The way you cook can have a significant effect on your health. For example, grilling meat at high heat can lead to the formation of heterocyclic amines and polycyclic aromatic hydrocarbons, both carcinogenic chemicals. Heating your vegetable oil past the smoke point can also form carcinogens. Cooking with a lot of high-sugar sauces (like BBQ sauce) can have negative effects on your blood sugar levels.

 

 

According to a 2016 study from the Icahn School of Medicine at Mount Sinai, the way you cook your food can reduce or increase your chances of diabetes. Changing your cooking methods may be key to improving insulin control. Dry cooking methods: grilling, baking, broiling, sautéing, roasting, pan frying, and deep frying, anything that uses fat or air to cook the food increases the production of advanced glycation end products, AGEs. The Mount Sinai study confirmed that high levels of AGEs can lead to increased insulin resistance or pre-diabetes. What's worse is they can also affect the brain, causing changes similar to those induced by Alzheimer's.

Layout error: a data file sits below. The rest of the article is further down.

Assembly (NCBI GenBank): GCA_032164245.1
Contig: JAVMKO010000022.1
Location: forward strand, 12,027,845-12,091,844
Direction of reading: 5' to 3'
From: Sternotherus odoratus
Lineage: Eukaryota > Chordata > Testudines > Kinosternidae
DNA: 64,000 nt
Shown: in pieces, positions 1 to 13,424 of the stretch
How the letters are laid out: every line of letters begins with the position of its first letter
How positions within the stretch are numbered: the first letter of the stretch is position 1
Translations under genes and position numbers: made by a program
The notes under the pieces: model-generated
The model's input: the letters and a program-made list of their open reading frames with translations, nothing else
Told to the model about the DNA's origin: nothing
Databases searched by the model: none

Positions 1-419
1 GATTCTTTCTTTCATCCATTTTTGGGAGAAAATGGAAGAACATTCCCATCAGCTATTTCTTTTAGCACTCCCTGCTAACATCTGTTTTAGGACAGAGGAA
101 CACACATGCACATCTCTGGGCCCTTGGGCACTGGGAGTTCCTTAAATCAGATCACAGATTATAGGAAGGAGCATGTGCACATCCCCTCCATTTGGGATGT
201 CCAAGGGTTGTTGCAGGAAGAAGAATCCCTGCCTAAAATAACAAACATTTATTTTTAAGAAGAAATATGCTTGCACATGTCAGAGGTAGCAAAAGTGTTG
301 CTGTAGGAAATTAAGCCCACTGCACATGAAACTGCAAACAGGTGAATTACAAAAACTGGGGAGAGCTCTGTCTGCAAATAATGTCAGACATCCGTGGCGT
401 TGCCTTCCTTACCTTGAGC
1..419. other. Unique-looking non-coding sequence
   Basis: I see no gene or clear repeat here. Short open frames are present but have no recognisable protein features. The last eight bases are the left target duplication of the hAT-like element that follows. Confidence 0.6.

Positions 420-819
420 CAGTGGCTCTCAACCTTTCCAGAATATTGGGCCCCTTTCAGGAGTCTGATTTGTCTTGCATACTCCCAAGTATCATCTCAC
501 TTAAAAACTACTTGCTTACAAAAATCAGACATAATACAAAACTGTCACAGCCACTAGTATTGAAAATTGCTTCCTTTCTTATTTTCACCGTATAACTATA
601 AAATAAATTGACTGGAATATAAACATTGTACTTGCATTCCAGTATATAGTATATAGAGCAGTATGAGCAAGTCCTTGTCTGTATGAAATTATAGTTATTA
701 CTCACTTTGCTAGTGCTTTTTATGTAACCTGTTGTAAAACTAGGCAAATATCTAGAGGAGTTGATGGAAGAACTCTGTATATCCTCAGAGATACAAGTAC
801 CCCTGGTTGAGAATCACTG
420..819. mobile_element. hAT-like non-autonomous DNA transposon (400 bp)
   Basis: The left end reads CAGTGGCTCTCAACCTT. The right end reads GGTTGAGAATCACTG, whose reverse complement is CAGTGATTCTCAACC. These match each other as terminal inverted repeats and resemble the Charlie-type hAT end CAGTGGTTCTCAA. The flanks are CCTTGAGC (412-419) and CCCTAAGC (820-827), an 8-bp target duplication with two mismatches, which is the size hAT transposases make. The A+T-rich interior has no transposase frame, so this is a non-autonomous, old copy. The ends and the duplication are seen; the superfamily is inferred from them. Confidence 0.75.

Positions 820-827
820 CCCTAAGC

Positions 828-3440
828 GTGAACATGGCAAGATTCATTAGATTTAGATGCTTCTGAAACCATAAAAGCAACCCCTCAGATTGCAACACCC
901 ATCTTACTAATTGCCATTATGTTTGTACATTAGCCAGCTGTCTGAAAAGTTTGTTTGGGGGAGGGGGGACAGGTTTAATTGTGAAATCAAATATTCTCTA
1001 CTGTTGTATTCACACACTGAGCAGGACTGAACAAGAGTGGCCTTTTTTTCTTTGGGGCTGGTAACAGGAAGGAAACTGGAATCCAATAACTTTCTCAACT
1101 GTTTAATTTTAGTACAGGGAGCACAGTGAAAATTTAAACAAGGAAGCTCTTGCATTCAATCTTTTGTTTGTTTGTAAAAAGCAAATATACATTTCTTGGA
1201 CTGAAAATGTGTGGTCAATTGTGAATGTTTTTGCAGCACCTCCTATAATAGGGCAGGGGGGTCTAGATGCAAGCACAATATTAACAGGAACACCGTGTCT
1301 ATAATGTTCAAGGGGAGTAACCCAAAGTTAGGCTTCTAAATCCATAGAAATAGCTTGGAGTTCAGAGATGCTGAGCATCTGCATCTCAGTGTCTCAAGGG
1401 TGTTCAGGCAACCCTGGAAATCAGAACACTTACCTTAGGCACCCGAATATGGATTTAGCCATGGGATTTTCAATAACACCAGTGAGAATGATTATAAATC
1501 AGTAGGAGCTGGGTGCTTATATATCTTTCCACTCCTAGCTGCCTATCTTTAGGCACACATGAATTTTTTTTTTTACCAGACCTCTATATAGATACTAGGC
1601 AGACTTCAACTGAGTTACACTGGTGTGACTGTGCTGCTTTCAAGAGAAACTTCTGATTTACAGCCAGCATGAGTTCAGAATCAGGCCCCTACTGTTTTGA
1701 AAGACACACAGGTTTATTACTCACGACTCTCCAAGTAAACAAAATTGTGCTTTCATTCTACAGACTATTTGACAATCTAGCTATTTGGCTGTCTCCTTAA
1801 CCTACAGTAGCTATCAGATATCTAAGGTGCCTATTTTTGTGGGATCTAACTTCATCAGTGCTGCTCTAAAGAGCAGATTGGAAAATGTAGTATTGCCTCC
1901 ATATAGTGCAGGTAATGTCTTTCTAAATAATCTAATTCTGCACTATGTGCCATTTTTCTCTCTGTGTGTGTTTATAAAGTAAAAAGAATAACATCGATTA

The study examined the effects of dry cooked foods on obese individuals. One group ate a lot of dry cooked foods high in AGEs, while the others ate moist cooked, like steaming, stewing, or poaching, foods resulting in lower AGEs. Urine and blood samples were taken to measure insulin sensitivity. By the end of the trial, the group consuming high-AGE dry cooked foods showed much higher incidences of insulin resistance than the low-AGE group. The low-AGE group not only had better insulin control, but their body weight was slightly lower and the AGEs in their body had decreased visibly.

 

The study had another interesting side effect: cutting back on AGEs led to a positive effect on six genes that play a key role in inflammation and oxidative stress. A low-AGE diet led to a higher production of adiponectin and anti-inflammatory chemicals in the body.

Does this mean you should start boiling, steaming, stewing, or poaching all your food? Perhaps not all, but it's definitely time to start looking for ways to use moist heat to cook your food. It's no secret that dry cooking methods impart more flavor to your food. However, when it comes to your health, it may be time to consider making a sacrifice. Flavor is important, but changing the way you cook could reduce your risk of not just diabetes, but chronic inflammation, Alzheimer's, and a range of other health problems caused by AGEs.

 

Reference:

1. Helen Vlassara, Weijing Cai, Elizabeth Tripp, Renata Pyzik, Kalle Yee, Laurie Goldberg, Laurie Tansman, Xue Chen, Venkatesh Mani, Zahi A. Fayad, Girish N. Nadkarni, Gary E. Striker, John C. He, Jaime Uribarri. "Oral AGE restriction ameliorates insulin resistance in obese individuals with the metabolic syndrome: a randomized controlled trial." Diabetologia, 2016; DOI: 10.1007/s00125-016-4053-x.

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